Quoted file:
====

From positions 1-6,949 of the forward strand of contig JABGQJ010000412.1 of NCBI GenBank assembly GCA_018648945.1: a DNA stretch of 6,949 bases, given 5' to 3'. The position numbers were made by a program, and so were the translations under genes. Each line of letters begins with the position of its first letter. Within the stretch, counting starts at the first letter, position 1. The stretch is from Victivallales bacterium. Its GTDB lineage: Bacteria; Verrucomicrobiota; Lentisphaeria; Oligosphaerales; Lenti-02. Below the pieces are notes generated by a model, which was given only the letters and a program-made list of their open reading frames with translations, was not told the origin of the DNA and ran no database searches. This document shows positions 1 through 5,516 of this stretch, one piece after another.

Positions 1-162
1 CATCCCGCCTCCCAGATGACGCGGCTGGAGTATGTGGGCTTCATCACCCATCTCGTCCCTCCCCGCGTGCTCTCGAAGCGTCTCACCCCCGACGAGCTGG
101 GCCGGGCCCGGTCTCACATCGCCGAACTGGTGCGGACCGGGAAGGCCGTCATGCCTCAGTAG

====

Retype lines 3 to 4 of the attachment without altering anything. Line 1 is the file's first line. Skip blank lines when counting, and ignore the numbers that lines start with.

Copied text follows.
1 CATCCCGCCTCCCAGATGACGCGGCTGGAGTATGTGGGCTTCATCACCCATCTCGTCCCTCCCCGCGTGCTCTCGAAGCGTCTCACCCCCGACGAGCTGG
101 GCCGGGCCCGGTCTCACATCGCCGAACTGGTGCGGACCGGGAAGGCCGTCATGCCTCAGTAG